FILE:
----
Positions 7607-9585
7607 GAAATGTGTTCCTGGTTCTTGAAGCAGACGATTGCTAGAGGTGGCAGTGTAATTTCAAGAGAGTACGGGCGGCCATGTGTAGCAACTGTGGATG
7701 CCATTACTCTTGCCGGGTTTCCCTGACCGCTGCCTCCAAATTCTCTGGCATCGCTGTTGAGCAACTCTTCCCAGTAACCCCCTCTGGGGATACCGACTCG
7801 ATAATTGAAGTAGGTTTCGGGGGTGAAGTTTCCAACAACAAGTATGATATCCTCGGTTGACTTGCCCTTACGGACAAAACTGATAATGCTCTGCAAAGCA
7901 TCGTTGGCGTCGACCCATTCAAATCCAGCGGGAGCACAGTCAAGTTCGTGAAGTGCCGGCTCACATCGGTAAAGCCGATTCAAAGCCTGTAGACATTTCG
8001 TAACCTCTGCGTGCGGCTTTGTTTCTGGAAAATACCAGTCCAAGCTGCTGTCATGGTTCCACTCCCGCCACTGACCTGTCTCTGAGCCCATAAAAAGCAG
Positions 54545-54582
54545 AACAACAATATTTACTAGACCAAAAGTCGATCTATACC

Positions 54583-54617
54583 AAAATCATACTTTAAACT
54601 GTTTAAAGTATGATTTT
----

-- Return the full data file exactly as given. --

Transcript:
Positions 7607-9585
7607 GAAATGTGTTCCTGGTTCTTGAAGCAGACGATTGCTAGAGGTGGCAGTGTAATTTCAAGAGAGTACGGGCGGCCATGTGTAGCAACTGTGGATG
7701 CCATTACTCTTGCCGGGTTTCCCTGACCGCTGCCTCCAAATTCTCTGGCATCGCTGTTGAGCAACTCTTCCCAGTAACCCCCTCTGGGGATACCGACTCG
7801 ATAATTGAAGTAGGTTTCGGGGGTGAAGTTTCCAACAACAAGTATGATATCCTCGGTTGACTTGCCCTTACGGACAAAACTGATAATGCTCTGCAAAGCA
7901 TCGTTGGCGTCGACCCATTCAAATCCAGCGGGAGCACAGTCAAGTTCGTGAAGTGCCGGCTCACATCGGTAAAGCCGATTCAAAGCCTGTAGACATTTCG
8001 TAACCTCTGCGTGCGGCTTTGTTTCTGGAAAATACCAGTCCAAGCTGCTGTCATGGTTCCACTCCCGCCACTGACCTGTCTCTGAGCCCATAAAAAGCAG
Positions 54545-54582
54545 AACAACAATATTTACTAGACCAAAAGTCGATCTATACC

Positions 54583-54617
54583 AAAATCATACTTTAAACT
54601 GTTTAAAGTATGATTTT